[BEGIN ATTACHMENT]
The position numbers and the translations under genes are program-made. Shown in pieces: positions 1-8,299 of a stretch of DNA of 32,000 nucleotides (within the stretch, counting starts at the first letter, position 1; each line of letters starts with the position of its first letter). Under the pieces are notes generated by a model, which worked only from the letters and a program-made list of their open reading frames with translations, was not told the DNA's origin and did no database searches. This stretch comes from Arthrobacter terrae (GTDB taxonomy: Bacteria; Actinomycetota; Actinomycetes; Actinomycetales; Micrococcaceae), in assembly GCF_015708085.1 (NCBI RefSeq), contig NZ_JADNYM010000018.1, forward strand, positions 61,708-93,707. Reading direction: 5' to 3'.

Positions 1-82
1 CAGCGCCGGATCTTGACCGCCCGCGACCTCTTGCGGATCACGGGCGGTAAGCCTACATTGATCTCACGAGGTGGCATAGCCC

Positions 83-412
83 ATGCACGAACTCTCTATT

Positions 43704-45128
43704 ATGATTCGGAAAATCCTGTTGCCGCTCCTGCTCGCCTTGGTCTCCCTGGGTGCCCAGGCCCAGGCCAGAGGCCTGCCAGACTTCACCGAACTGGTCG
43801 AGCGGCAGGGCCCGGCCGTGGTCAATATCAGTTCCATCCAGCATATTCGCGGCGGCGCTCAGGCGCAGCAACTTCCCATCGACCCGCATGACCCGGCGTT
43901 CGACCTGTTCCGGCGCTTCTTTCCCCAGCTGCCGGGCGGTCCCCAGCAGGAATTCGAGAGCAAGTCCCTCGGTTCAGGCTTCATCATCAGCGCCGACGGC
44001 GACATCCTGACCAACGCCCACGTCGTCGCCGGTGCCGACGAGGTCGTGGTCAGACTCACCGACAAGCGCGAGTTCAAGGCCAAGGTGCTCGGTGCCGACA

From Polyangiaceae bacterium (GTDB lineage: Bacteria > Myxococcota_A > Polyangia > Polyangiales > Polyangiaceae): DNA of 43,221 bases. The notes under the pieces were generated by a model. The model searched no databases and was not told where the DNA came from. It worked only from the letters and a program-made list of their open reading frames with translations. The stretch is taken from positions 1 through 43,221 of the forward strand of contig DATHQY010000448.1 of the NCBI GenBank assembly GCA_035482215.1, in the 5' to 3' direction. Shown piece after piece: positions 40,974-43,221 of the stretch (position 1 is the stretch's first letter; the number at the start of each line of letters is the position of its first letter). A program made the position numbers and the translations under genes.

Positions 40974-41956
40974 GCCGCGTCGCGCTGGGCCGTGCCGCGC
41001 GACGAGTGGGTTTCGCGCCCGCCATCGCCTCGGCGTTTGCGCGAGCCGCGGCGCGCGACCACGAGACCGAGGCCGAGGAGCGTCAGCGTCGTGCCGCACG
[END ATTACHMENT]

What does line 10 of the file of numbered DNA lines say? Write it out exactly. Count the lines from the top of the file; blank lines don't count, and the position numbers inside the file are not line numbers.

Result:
44001 GACATCCTGACCAACGCCCACGTCGTCGCCGGTGCCGACGAGGTCGTGGTCAGACTCACCGACAAGCGCGAGTTCAAGGCCAAGGTGCTCGGTGCCGACA